In the wake of the debt ceiling crisis, left wing commentator Thom Hartmann warned that Tea Party zombies are loose in Washington and that their secret mission is to raze America to the ground and create a "second great depression," because that totally makes sense, at least if you're a Saturday morning cartoon villain.
Leftist New York Times columnist Paul Krugman calls conservative economic theories zombie economics.
Via Something Awful
We're going ahead and calling them "Zombinomics."
Someone else took the time to produce a Doom clone flash game in which you grab a shotgun and march through a trailer park, picking off shambling undead rednecks, climate skeptics and Fox News personalities. When someone from the left sees this:
... what they really fear is this:
If we know our protesters, these two groups smell pretty much the same.
It's a belief that conservatives are a mindless, stupid mass, just aimlessly ambling forward and devouring everything in their path.
The current incarnation of the zombie was given to us almost single-handedly by George Romero, director of Night of the Living Dead and its sequels. Specifically, it's the second movie in the series, Dawn of the Dead, in which Romero decided his blood-and-guts horror movie was going to double as a metaphor for mindless, mass consumerism (it's set in a shopping mall, a setting that was borrowed for Dead Rising).
Man, liberals have really bad tunnel vision. The zombie hoard is right there!
Unlike the minority vampires, zombies are always the majority. You've never seen a movie in which a group of survivors battle one or two zombies. An essential part of the whole trope is that the dead quickly outnumber the living. They're everywhere, and all they do is consume -- they have no other mission but a massive human-brain shopping spree.
In more recent incarnations, the culprit is explicitly some giant, evil corporation that unwittingly turns the world into zombies through its products -- the Resident Evil series has zombies unleashed by a transnational pharmaceutical corporation, in 28 Days Later, it's some company's evil animal testing division that brings about the zombageddon.
And then the rage infected monkeys are released. Thanks, PETA.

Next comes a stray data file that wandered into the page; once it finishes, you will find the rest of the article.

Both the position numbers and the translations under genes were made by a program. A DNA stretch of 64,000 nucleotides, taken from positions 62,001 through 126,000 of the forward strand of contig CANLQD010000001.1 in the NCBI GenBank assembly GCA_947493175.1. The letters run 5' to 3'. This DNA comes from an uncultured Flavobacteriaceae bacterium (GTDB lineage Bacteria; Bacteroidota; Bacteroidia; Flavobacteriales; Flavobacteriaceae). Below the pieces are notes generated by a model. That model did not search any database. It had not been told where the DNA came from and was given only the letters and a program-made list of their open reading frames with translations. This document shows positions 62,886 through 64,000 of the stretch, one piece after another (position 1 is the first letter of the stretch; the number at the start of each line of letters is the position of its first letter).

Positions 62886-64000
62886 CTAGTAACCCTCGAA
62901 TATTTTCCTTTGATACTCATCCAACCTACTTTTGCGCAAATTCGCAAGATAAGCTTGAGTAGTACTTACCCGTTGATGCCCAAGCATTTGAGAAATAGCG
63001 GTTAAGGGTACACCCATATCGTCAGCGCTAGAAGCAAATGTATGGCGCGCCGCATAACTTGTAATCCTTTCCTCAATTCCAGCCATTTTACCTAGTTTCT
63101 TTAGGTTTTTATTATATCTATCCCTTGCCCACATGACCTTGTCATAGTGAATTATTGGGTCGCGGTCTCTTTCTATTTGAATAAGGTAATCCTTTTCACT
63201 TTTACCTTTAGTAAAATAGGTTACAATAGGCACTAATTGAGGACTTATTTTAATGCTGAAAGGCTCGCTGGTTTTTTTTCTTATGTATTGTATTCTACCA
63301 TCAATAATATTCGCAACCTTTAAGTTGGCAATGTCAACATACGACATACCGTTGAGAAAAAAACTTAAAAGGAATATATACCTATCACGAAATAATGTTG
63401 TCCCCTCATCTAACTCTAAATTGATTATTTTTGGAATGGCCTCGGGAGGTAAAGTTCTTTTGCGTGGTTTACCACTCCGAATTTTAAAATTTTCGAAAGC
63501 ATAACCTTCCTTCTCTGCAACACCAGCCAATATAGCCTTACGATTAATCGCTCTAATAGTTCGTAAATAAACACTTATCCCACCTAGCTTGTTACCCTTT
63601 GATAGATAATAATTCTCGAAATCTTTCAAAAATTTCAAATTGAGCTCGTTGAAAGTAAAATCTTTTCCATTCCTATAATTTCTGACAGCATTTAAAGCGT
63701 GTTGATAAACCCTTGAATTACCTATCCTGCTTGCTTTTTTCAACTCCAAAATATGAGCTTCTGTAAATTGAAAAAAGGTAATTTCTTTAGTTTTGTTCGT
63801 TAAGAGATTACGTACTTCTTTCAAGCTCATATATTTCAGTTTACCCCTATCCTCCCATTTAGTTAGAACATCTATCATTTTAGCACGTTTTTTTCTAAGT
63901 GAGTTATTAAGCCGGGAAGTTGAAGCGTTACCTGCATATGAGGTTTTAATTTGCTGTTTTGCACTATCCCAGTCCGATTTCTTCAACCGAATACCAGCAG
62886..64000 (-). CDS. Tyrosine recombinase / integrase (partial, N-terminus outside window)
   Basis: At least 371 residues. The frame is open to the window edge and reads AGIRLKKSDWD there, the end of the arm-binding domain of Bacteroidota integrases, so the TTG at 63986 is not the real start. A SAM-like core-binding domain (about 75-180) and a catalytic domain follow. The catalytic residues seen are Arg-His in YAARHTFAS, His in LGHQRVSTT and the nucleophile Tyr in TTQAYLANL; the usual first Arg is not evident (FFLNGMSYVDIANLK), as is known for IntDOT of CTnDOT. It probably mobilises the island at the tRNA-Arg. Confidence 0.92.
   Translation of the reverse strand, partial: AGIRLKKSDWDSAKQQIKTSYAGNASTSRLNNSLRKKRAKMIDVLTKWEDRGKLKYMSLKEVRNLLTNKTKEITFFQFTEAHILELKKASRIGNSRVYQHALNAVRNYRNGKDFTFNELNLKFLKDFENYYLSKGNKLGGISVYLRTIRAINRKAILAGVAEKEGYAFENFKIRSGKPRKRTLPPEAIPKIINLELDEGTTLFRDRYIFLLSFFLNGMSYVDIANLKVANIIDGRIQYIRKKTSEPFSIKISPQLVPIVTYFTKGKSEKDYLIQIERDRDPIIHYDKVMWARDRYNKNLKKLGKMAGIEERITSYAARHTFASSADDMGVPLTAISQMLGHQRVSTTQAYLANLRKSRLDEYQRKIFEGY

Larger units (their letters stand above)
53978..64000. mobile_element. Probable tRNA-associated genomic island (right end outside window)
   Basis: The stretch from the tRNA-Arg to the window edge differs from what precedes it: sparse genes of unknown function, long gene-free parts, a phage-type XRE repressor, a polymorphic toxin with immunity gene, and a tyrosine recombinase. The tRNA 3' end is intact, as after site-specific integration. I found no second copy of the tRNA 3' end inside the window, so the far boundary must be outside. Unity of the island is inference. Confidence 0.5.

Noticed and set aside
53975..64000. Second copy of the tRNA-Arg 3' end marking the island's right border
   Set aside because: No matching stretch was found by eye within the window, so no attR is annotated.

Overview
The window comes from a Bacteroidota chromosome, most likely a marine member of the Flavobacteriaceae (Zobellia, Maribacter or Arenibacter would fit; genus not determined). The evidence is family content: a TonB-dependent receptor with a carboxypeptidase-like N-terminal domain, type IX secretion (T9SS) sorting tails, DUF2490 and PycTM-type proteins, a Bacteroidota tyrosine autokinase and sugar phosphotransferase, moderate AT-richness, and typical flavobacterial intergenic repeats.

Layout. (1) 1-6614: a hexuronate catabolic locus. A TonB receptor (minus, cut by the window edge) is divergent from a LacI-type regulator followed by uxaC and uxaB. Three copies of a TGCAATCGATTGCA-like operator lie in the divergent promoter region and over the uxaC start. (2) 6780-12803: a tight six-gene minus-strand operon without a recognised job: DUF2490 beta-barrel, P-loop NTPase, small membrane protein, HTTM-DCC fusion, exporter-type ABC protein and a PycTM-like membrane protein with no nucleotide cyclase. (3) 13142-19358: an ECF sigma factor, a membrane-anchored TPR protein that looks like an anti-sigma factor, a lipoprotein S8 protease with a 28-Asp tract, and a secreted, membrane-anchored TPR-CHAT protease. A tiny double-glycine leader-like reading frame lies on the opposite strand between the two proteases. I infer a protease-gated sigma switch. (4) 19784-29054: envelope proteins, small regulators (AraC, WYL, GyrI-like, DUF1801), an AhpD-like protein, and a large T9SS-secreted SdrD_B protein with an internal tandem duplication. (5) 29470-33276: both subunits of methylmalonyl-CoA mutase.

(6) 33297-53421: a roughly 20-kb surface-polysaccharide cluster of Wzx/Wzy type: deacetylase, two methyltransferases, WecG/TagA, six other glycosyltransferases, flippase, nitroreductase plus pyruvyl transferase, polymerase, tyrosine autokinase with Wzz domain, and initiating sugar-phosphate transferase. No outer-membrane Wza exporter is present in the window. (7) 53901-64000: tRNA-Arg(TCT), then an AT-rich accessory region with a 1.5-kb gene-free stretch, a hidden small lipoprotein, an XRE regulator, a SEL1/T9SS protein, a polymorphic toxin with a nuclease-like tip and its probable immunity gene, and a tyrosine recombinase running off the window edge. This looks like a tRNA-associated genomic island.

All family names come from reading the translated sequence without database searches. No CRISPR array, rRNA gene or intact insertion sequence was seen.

And to really drive the point home, the survivors who barricade themselves in the mall in Romero's movie immediately fall victim to the allures of capitalism. They greedily loot the place, and in one telling scene, the once hardass strong-female character, Fran, is seen pampering herself with perfume and lipstick in front of the mirror, and in the next scene, is shown cooking for the men. At one point, one of the characters looks upon the zombie horde and laments, "They're us." Yeah we get it George.
"Also maybe they want to kill us or something."
Conservatives will say this is a sign of elitism in the left, that they see themselves as the last thinking, enlightened surrounded by a brainless horde.
Part and parcel with the zombie concept is the zombie apocalypse. As World War Z author Max Brooks points out, "Other monsters may threaten individual humans, but the living dead threaten the entire human race ... Zombies are slate wipers." The only goal that zombies have, if they can be said to have a goal, is worldwide assimilation.
"We'll do without her though. She can keep that brain."
Ever wonder why the hell zombies don't just attack each other? In 28 Days Later (in which the "zombies" are actually still technically living people), that was actually a plot point. The zombies actually starve to death in the end, as it apparently never occurs to them that they can just feast on each other's flesh instead of trying to track down the remaining five or so uninfected humans. Turning everyone into a zombie is more important even than individual survival.